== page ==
Spreadsheets can be viewed as programming languages for non-professional programmers. These so-called "end-user'' programmers vastly outnumber professional programmers creating millions of new spreadsheets every year. As a programming language, spreadsheets lack support for abstraction, testing, encapsulation, or structured programming. As a result, and as numerous studies have shown, the high rate of production is accompanied by an alarming high rate of errors. Some studies report that up to 90% of real-world spreadsheets contain errors. After their initial creation, many spreadsheets turn out to be used for storing and processing increasing amounts of data and supporting increasing numbers of users over long periods of time, making them complicated systems.
An emerging solution to handle the complex and evolving software systems is Model-driven Engineering (MDE). To consider models as first class entities and any software artifact as a model or a model element is one of the basic principles of MDE.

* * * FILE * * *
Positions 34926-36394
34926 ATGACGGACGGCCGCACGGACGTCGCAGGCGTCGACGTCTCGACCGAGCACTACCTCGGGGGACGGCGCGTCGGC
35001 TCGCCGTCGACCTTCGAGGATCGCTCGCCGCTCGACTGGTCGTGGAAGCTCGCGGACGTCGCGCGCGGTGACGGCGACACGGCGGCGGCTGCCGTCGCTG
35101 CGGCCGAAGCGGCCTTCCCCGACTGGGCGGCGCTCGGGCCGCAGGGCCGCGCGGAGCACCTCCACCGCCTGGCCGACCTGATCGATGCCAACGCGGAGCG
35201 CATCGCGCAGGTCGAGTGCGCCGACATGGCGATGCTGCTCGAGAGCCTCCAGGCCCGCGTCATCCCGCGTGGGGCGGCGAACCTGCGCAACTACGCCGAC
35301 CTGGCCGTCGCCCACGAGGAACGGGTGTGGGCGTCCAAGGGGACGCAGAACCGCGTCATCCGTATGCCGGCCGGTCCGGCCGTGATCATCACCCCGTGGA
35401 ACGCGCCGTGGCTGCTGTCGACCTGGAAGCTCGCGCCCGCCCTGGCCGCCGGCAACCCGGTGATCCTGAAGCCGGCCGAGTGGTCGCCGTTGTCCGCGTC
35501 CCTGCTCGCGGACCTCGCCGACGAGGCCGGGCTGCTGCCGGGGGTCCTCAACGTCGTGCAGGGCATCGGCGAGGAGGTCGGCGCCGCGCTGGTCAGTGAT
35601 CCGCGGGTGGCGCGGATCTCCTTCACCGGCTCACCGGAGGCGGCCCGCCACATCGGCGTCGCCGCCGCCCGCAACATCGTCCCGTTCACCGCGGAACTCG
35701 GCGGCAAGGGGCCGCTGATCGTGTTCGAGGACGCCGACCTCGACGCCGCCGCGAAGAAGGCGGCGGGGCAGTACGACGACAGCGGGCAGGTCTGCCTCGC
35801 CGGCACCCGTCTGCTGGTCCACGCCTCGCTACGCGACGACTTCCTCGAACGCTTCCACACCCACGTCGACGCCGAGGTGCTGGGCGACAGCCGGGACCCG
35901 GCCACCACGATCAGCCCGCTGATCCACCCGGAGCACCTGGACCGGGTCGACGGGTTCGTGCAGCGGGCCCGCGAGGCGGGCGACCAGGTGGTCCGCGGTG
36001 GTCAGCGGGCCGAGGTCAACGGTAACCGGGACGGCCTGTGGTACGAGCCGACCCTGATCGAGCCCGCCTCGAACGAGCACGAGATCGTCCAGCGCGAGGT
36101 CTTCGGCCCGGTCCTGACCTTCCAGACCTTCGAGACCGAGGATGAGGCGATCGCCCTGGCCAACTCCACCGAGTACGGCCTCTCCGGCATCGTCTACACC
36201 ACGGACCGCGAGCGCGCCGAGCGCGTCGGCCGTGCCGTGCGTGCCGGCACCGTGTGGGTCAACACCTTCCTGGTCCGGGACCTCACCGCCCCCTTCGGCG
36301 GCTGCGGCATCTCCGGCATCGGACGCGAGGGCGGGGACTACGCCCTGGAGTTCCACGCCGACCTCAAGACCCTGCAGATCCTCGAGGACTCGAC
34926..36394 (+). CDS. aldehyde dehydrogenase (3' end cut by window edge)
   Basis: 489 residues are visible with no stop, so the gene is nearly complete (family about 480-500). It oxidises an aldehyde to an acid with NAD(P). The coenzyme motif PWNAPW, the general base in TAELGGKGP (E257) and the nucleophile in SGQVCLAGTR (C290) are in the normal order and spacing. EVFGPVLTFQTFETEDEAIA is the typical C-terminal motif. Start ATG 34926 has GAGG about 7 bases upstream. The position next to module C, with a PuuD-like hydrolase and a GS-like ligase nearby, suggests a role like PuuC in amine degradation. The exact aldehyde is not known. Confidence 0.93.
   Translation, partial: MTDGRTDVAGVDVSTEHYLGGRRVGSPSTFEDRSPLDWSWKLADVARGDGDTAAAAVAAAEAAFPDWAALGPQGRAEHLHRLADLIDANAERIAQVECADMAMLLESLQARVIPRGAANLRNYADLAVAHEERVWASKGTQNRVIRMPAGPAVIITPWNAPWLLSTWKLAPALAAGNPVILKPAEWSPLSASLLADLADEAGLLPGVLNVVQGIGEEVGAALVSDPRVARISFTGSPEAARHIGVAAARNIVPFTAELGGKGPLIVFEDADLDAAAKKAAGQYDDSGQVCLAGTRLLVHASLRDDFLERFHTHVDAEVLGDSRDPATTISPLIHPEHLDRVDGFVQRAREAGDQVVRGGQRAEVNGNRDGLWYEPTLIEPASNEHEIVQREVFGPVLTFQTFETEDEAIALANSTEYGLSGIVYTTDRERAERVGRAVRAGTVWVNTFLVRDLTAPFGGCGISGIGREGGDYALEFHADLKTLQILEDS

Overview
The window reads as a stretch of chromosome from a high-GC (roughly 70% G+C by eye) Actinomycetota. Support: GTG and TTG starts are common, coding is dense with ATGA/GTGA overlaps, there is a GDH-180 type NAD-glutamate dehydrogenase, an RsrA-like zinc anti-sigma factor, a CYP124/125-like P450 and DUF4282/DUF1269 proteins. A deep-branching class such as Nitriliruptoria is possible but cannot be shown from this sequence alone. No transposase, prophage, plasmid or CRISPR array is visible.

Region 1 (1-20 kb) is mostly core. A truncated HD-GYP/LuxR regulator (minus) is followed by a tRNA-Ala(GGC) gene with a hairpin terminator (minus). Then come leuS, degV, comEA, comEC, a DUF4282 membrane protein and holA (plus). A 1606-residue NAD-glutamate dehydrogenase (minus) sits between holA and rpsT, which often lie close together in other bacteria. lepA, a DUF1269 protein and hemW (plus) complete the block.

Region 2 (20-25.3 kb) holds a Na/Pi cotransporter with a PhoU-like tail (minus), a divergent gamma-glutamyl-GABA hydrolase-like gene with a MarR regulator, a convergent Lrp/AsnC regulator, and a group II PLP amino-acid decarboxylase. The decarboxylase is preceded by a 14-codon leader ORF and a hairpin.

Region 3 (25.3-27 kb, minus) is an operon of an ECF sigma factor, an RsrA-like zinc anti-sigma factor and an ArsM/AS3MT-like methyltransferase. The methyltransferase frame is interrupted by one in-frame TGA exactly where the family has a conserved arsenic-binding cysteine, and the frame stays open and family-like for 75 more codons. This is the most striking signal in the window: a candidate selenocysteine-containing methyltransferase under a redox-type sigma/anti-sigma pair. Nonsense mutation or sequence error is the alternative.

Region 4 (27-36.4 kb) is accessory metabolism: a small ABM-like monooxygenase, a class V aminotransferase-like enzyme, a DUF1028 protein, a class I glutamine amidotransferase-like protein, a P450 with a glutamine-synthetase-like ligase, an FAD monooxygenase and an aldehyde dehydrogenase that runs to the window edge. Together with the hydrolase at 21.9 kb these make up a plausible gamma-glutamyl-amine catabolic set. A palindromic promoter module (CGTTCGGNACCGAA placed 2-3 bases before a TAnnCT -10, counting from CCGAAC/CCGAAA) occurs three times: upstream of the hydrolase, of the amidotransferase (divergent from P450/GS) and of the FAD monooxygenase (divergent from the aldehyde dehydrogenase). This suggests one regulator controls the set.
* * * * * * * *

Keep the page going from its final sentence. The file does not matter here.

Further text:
We adopted some techniques from MDE to solve spreadsheet problems. Most spreadsheets (if not all) lack a proper specification or a model. Using reverse engineering techniques we are able to derive various models from legacy spreadsheets. We use functional dependencies (a formalism that allow us to define how some column values depend on other column values) as building blocks for these models. Models can be used for several spreadsheet improvements, namely refactoring, safe evolution, migration or even generation of edit assistance. The techniques presented in this work are available under the framework HAEXCEL that we developed. It is composed of online and batch tools, reusable HASKELL libraries and OpenOffice.org extensions.
A study with several end-users was organized to survey the impact of the techniques we designed. The results of this study indicate that the models can bring great benefits to spreadsheet engineering helping users to commit fewer errors and to work faster.